The signs of physical exhaustion shouldn’t be ignored. Trying to impress your co-workers with an all-nighter or ignore your lack of sleep as the inevitable result of a hard week will only spell disaster.
Burnout is at an all-time high. More American workers are calling in mental health days than ever before and recent surveys have revealed disastrous statistics concerning workplace anger, rates of depression and sick days. While it’s important to have a burnout treatment plan in place for when the signs of physical exhaustion become too intense to ignore, it’s also important to prevent burnout in the first place. This not only means being honest about your personal signs of physical exhaustion, but your signs of emotional exhaustion, too.
Let’s take a look at the 5 stages of burnout.
You’re Struggling To Fall Asleep Or Stay Asleep
A sign you’re starting to experience burnout is experiencing poor sleep habits. While struggling to fall asleep or stay asleep once in a while is perfectly normal, such as when you have an exam the next day, this shouldn’t occur multiple times per week. It’s normal for a person to fall asleep in 20 minutes or less, with rest being consistent throughout the night. If you are laying awake for hours, or not falling asleep at all, it’s time to take a look at your week and figure out where the stress is coming from. A lack of sleep can harm your short-term memory and even increase your risk of stroke.
You Grind Your Teeth Or Clench Your Jaw
A lesser-known symptom of anxiety is teeth grinding and clenching. A lot of people don’t even realize they’re doing it until they experience strange jaw pain the next day. Mental health and physical health are intertwined, affecting each other on a rolling basis, and your emotionally drained symptoms can manifest in seemingly unusual ways. Two-thirds of men and women stated in a recent survey about work-life balance that their workplace has a significant impact on their stress level. Workplace stress also causes a collective one million Americans to miss work every day.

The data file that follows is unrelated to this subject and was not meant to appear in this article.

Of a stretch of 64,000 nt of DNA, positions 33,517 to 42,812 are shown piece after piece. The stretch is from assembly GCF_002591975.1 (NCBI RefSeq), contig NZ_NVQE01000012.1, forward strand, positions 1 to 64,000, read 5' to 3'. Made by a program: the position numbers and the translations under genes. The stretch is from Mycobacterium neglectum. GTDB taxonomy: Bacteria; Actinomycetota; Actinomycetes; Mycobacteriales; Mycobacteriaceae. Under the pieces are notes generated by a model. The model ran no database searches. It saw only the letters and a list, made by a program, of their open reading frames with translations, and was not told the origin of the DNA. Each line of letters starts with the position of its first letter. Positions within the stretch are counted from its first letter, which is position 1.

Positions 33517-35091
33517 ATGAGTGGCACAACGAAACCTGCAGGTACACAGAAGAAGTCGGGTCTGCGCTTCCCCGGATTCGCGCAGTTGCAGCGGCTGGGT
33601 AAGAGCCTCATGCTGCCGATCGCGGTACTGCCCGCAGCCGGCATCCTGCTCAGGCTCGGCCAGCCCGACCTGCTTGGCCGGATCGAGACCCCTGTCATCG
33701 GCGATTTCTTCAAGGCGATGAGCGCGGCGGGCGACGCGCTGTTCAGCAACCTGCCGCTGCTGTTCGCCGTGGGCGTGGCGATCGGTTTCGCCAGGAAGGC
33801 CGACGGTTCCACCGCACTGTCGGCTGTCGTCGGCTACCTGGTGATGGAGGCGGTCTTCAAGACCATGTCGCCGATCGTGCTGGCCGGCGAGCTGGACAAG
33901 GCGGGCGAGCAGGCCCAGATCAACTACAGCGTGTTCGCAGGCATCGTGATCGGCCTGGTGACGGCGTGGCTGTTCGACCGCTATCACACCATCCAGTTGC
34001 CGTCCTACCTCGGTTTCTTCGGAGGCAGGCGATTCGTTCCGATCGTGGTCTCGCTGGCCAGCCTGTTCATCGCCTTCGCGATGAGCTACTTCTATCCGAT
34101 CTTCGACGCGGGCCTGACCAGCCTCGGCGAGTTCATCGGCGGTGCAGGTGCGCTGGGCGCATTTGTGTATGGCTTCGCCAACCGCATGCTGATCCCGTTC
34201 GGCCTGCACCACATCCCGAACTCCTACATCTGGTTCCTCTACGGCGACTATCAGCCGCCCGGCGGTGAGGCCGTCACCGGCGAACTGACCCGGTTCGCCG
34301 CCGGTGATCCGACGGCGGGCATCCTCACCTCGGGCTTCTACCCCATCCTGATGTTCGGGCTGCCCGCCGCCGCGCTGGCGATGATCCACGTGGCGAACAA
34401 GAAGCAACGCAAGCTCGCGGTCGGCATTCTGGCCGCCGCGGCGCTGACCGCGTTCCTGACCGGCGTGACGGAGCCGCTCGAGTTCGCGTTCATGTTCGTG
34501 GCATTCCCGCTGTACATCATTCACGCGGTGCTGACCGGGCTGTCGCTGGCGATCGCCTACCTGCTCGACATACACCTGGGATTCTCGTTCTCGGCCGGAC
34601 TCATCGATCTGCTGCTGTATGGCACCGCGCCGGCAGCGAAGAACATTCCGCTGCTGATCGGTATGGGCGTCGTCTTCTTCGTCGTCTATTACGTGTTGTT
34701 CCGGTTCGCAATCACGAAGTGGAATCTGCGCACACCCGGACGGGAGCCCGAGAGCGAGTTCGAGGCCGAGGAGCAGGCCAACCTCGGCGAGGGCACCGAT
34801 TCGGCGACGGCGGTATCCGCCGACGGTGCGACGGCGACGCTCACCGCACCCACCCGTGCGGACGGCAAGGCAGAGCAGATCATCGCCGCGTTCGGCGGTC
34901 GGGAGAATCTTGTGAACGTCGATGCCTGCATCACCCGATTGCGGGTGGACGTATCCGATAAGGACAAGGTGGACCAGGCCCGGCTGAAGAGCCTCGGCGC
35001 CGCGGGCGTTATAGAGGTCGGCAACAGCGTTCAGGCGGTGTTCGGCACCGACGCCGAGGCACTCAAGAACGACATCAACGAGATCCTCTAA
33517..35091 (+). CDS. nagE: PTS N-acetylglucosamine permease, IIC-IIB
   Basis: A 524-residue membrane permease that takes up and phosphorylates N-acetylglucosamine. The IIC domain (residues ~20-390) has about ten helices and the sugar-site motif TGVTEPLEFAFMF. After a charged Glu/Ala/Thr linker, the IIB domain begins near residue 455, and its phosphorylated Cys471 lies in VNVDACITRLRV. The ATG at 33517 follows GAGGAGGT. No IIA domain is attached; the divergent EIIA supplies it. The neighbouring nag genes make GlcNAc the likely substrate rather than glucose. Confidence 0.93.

You Feel Out-Of-Touch With Your Social Life, Peer Group Or Significant Other
Are you lonely? Do you struggle to gain even one hour of free time? Feeling out-of-touch with your social life can put a serious damper on your mental health, leaving you depressed and moody. The medical field is notable for having some of the highest rates of depression and anxiety compared to the general population, with a recent study finding medical students report mental illness at a rate 30% higher than average. Overall there is a 35% burnout rate among American physicians, with a poor work-life balance often to blame.
You Don’t Enjoy The Same Hobbies You Used To Anymore
Life burnout can cause even your most beloved hobbies to lose their edge. Whether it’s painting on your spare time or going for a hike with your dog, it’s time to take burnout seriously when you can’t get the same joy out of your favorite activities anymore. Depression is characterized by hopelessness, difficulty focusing and a loss of interest in previous passions. It can even lead to physical symptoms such as getting sick more often. A burnout therapy group can do the dual work of providing you a support system while exposing you to like-minded people who share your interests.
You’re Missing More Work Than Usual
Last, but not least, you know burnout is starting to get out of control when you can’t even go to work. It’s estimated one out of four Americans have taken a mental health day recently and recent reports across the country have seen employee sick days costing businesses billions of dollars. Losing work can impact your ability to gain a promotion and make it hard to pay your bills. Pushing forward without regards to your health, though, will only encourage further burnout rates. When you start noticing the signs of job burnout, it’s your responsibility to reach out.
Don’t ignore the signs of physical exhaustion. Ask for a helping hand this year and pull yourself back together again piece by piece.